This Afternoon at NX35: Digital Downloads Are Ruining Everything!
Where: Dan's Silverleaf
Time: 3 p.m.
In his keynote, Steve Albini mulled the ephemeral nature of digital media files over physical. It is on this point that the 3 p.m. panel at Dan's Silverleaf elaborated.
The panel featured
The panel featured interesting tidbits on the state of the digital transition and how it effects producers and archivists. Greg Hardin pondered that online-only releases are not available for library collections.
"Previous contracts never accounted for this track-by-track model of music distribution" said Carpenter, referring to the recent case between Pink Floyd and EMI on selling Dark Side of the Moon by individual tracks instead of the whole album as the band intended. (Pink Floyd won that case, by the way.)
Sikes mentioned that he doesn't even meet most of his clients in person when mixing and producing. Producers and bands just send files back and forth.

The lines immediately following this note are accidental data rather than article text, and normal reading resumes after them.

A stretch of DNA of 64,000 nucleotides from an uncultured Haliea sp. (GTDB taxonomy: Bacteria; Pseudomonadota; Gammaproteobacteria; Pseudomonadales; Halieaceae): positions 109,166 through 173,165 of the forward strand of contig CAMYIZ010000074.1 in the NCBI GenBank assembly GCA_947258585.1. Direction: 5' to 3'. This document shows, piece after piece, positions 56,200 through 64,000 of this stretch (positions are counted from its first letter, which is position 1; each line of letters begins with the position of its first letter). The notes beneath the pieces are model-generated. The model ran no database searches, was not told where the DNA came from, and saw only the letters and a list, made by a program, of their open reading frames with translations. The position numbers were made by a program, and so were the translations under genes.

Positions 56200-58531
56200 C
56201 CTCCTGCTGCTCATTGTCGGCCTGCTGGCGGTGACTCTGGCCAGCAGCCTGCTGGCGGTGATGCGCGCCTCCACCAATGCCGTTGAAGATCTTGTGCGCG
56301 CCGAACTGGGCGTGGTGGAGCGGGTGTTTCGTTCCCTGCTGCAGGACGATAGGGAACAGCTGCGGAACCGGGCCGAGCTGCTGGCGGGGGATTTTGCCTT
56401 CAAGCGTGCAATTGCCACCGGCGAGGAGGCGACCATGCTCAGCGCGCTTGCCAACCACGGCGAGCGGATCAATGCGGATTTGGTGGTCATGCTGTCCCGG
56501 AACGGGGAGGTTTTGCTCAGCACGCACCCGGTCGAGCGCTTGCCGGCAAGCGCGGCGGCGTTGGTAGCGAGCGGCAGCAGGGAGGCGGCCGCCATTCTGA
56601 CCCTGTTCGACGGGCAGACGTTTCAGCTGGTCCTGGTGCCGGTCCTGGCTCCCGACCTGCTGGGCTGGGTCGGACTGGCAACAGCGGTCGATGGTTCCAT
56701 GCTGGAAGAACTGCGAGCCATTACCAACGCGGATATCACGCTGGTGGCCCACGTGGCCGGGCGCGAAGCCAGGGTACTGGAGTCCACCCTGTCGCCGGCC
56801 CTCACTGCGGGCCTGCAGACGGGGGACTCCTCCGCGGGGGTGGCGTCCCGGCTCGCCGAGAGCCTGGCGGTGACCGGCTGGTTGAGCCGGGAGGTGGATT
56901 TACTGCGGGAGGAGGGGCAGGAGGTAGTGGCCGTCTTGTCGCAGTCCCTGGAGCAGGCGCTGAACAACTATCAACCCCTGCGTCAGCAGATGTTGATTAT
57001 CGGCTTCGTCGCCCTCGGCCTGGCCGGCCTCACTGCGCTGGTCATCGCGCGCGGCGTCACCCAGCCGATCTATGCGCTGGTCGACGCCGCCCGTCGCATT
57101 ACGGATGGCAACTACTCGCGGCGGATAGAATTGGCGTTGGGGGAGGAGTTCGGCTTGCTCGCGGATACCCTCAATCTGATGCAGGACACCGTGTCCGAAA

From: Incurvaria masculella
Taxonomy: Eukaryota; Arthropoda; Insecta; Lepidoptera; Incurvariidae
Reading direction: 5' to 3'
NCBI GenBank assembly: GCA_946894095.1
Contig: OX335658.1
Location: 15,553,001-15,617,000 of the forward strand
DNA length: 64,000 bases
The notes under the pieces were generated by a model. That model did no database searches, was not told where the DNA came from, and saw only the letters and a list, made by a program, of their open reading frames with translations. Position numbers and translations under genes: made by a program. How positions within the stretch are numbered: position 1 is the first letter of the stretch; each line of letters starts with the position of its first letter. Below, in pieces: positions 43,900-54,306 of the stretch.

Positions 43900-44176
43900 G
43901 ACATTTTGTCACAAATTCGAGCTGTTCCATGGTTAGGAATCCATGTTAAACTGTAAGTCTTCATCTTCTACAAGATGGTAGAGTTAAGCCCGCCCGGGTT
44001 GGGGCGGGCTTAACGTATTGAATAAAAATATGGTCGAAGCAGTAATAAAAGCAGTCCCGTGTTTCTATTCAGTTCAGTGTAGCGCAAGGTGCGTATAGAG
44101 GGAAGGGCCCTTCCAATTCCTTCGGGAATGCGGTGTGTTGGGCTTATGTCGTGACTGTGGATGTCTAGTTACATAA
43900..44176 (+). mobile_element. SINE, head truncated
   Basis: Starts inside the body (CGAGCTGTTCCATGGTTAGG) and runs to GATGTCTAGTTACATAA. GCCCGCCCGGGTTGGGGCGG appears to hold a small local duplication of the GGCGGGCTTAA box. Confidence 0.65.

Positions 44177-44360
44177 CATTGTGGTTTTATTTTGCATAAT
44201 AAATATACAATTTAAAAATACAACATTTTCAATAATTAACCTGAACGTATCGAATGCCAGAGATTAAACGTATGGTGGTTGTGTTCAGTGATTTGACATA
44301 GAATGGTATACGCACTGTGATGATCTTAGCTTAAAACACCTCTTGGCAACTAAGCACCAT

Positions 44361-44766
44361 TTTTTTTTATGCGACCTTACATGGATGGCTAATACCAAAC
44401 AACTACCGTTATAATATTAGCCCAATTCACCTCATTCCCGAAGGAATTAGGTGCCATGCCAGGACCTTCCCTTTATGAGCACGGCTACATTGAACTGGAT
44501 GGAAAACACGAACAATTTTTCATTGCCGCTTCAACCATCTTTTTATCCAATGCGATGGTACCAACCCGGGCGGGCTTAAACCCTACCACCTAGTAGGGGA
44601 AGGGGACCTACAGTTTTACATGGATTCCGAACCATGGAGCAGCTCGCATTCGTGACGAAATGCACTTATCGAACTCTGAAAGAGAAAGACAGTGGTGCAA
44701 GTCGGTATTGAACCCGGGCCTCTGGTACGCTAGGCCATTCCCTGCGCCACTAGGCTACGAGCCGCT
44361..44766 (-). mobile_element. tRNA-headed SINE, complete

Scharlb was probably the most pessimistic of the transition to digital files, saying that he can't do much when music from his label appears on an mp3 downloading site. However, he did concede that he was getting work offers through Twitter. As a result of the emergence of digital media, Schlarb said he puts out fewer CDs and LPs, while trying to sell at lower prices.
Carpenter pointed out one plus of digital music, though: More people are listening to classical music than ever. Oh, joy!
On the topic of college radio, things again got negative: The panel agreed that music blogs had undercut the role that the stations had before. Exceptions are stations that had made a jump to on-demand music, like KRCW and WMFU.
"No one cares about CMJ anymore!" said Scharlb, bemoaning the long-running college radio play charts.
Margolis, a reference librarian at The Colony Public Library took a few points to encourage attendees to employ their public libraries. It was a little unsurprising on her part, but, if I'm not mistaken, Albini said that also in the keynote.
I think I'll be off to the library now.